Visited 26 Jun 2009 – Battery O’Flyng was the first battery I visited after arranging for clearance to visit the two Fort Canby batteries that were on Coast Guard property. Clearance was relatively easy to get and the Coast Guard does not mind civilians visiting the old batteries so long as you call ahead and ask them. Battery O’Flyng is located beyond the entrance gate of Cape Disappointment Station. When I arrived at the gate I pressed the intercom button announcing my arrival. I was given instructions to the office and the gate was opened. After arriving at the office building I signed the visitor’s book, presented my identification, and was assigned an escort on my visit to the battery.
Battery O’Flyng is a concrete Endicott period rifle battery that was part of the Columbia River Harbor Defense Project. It is on the Washington side of the Columbia River located at Fort Canby. It is the only Fort Canby battery that faces out towards the Columbia River mouth. It was armed with two Model 1905 6-inch rifles on M1903 disappearing carriages. The battery was activated in 1906 and in in 1918, the battery was deactivated and the guns were moved to Battery Allen. The carriages were sold and removed the same year.
The path to the battery was basically a pair of deeply grooved tire tracks because the Coast Guard drives on it. The hike was a quarter of a mile long but exhausting because of the steep incline in most places. I did manage it without too much difficulty, just a break here and there. It is interesting to note that the battery is in an area that is considered a live firing range with a sign at the beginning of the trail to remind us of that fact.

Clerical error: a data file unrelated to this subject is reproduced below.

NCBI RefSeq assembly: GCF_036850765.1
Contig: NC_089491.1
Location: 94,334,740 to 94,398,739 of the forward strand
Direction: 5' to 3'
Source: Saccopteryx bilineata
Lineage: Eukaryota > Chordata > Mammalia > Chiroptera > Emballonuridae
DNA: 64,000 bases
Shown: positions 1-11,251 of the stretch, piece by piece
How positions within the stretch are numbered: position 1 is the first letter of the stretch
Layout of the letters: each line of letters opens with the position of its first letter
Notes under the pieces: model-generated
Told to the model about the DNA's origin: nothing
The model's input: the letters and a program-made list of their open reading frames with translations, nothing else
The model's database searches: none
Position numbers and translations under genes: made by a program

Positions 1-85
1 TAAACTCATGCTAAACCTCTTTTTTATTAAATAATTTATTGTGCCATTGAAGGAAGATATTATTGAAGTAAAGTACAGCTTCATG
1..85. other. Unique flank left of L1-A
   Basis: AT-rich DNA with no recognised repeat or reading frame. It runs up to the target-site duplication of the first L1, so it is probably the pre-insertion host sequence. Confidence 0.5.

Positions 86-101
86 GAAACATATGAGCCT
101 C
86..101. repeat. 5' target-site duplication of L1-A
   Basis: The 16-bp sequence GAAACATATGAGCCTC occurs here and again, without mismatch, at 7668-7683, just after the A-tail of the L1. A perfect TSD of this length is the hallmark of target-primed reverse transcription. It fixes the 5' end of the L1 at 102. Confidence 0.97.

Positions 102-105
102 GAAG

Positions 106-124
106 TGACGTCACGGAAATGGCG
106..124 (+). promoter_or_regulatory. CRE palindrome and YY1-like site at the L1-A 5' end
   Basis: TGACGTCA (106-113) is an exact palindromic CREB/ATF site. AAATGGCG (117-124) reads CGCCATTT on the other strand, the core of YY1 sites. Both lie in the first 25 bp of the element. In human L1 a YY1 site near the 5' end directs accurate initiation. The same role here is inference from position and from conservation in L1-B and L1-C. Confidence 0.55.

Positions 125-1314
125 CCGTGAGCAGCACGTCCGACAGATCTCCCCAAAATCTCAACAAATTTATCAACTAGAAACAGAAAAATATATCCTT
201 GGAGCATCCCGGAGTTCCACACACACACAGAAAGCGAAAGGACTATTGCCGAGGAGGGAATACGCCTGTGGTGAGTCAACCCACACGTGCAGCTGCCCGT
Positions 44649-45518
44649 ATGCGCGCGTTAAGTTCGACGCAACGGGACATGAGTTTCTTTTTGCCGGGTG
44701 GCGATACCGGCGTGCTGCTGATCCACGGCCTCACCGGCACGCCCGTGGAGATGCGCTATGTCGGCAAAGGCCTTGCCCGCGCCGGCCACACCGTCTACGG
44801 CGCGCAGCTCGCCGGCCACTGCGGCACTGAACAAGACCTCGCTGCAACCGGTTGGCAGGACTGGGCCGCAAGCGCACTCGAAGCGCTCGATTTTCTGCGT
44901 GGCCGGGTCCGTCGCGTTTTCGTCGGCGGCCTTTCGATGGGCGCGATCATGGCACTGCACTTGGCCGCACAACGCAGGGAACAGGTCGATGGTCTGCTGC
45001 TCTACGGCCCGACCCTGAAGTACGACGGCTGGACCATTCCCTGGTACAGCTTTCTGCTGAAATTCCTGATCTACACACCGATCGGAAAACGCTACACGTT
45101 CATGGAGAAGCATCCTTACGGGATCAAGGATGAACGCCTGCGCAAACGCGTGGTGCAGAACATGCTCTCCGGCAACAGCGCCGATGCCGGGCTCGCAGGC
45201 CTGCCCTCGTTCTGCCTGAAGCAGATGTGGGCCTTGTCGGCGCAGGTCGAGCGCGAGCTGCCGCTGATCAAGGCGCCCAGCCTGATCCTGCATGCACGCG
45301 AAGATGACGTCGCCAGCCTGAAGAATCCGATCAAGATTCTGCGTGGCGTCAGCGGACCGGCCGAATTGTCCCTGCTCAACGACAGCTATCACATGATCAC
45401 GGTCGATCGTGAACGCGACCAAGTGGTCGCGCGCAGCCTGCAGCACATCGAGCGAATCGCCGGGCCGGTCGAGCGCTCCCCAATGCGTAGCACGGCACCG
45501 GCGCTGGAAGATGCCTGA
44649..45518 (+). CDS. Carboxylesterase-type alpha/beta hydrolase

Upon arrival of the battery I was amazed that the overgrowth was not as bad as I thought it was going to be. I could easily make out the battery despite the overgrowth. Granted some of the areas were overgrown more than others but the only place I could not access because of severe overgrowth was the observing station. Overall the exterior of the battery I would consider in excellent shape considering that it has not been maintained at all for 91 years. All it really needs is a pruning here and there, a lot of weed whacking, plus some Roundup and Moss Killer for good measure. Structurally there is no concrete deterioration to speak of, just some small chunks of concrete missing here and there.
The inside of the battery was just plain outstanding. All the rooms were dry and empty, and no concrete deterioration to be examined. However in the Guard Room there was a significant chunk of concrete missing from the top of a alcove but no rebar was exposed. There is some clutter in the rooms. Some period wiring and ceiling lighting fixtures remain in the shell and powder rooms. There was some graffiti scratched in the guard room, office, and store rooms which I found surprising given the restricted access but it was not anything serious.
I would like to thank the personnel at Cape Disappointment Coast Guard Station and a personal thanks to Petty Officer Barnes, my escort. Thank you so much for giving me the opportunity to visit Battery O’Flyng and it was such a treat to visit a battery that is not visited often.
This post was written by John Stanton on June 29, 2009